How to get big buildings across Ontario to reduce their carbon footprint

Game-changing provincial regulations may help big buildings cut down on greenhouse gas emissions
By Tyler Hamilton - Published on Dec 08, 2016
Energy inefficient buildings contribute 20 per cent of Ontario's greenhouse gas emissions, but new regulations could help them cut down. (Keith Levit/CP)



Big buildings contribute nearly a fifth of the province’s greenhouse gas emissions through energy and water use. But trying to reduce those emissions without detailed information on building performance is “like trying to land a jumbo jet with a blindfold on,” according to Bryan Purcell of the Toronto Atmospheric Fund. With the help of new provincial regulations, those blindfolds may soon come off.

Sure, Energy and Water Reporting and Benchmarking sounds dull, but the rules it embodies represent a Canadian first, and the data it unleashes will offer municipal planners, building and condo owners, tenants, and investors unprecedented insight into the performance of any city’s most valuable non-human asset.

“For the province and cities to respond to climate change, this information is critical,” says Purcell, who is the director of policy and programs at TAF, the city agency working to reduce greenhouse gas emissions by 80 per cent in the Greater Toronto Area by 2050.

Under the proposed rules, the largest commercial and industrial buildings in the province (those with more than 250,000 square feet of total floor space) would have to report granular information about their previous year’s electricity, natural gas, and water use as early as July 2017. Over the following two years, smaller structures — down to 50,000 square feet — would be added to the mix, including multi-unit residential buildings containing at least 50 units. Reporting this data would be an annual requirement.

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Much of this information would be made available on the province’s Open Data website a year after it’s reported, allowing anyone with an internet connection to access it, while the Ministry of Energy would publish annual reports summarizing the data and key trends.

Purcell says this will allow cities such as Toronto and Mississauga to see if conservation programs are working or if updates to the building code are having the desired effect on building performance. “We can track progress against our targets, see where to invest more in conservation, and where to invest less,” Purcell says. “This regulation really changes the game.” (Ontario is going down the same path with households: the province will soon require energy audits before any single-family home can be listed for sale, and the results of those audits will have to be disclosed.)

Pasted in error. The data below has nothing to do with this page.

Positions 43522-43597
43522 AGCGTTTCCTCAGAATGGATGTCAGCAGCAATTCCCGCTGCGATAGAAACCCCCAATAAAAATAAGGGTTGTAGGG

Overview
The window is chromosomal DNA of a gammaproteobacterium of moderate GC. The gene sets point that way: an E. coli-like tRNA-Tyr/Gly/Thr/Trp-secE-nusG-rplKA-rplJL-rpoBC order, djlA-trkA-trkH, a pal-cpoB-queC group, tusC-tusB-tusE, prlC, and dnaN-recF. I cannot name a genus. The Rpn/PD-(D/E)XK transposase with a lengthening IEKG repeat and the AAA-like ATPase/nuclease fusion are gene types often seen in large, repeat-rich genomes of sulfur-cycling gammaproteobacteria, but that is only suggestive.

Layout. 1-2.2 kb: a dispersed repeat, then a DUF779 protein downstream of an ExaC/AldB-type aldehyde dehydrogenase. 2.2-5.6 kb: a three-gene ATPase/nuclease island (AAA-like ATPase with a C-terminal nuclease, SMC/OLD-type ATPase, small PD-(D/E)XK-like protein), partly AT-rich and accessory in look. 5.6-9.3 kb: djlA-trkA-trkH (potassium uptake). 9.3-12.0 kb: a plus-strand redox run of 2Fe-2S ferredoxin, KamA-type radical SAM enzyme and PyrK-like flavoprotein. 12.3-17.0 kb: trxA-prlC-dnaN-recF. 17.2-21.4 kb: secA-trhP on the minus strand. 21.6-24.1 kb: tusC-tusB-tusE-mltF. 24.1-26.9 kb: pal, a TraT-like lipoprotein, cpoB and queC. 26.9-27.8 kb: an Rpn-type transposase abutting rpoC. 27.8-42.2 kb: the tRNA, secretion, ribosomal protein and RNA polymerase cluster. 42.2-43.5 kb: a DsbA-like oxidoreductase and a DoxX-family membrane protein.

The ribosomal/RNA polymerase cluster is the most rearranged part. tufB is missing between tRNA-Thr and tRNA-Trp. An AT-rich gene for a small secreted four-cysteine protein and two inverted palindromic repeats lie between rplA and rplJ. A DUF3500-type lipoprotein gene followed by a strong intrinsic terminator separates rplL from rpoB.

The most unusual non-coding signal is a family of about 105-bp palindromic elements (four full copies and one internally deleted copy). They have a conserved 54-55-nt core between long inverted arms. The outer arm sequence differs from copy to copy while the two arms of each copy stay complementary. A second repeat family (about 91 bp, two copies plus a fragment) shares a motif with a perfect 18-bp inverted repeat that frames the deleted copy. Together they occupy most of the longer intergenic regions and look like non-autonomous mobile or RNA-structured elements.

TAF began advocating “building benchmarking” rules about three years ago, after similar measures were introduced in the United States. Sixteen major American cities and two states — California and Washington — now require commercial buildings to report energy use. New York City and Washington, D.C., led the way, but Boston, Philadelphia, and Chicago have since embraced the policy.

“It’s a rapidly growing number,” says Cliff Majersik, executive director of the D.C.-based Institute for Market Transformation. “It’s still early days, but the data seems to be telling a story that it’s working quite well. What we know is that in cities requiring public disclosure of energy use, the buildings are becoming more energy efficient.” (An added bonus for municipalities: investment in energy efficiency creates local jobs. New York City estimates that between 2010 and 2013, more than 3,000 jobs were created directly as a result of motivated landlords trying to boost building performance.)

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Ontario already has a sense of what impact the new regulations could have. Since 2012, the province has required public buildings such as schools, hospitals, and community centres to report their annual energy use. Data collected so far, according to the latest conservation report from the Environmental Commissioner of Ontario, suggests taxpayers could save $450 million and one megatonne of greenhouse gas emissions per year if all buildings performed as well as the top quarter in their respective categories.

Essential to this finding was the ability to compare buildings on an apples-to-apples basis. That wasn’t easy do to in a standardized way until 2000, when the Environmental Protection Agency developed a free tool called Energy Star Portfolio Manager. Natural Resources Canada released a Canadian version in 2013, giving Ontario a reliable platform to work with.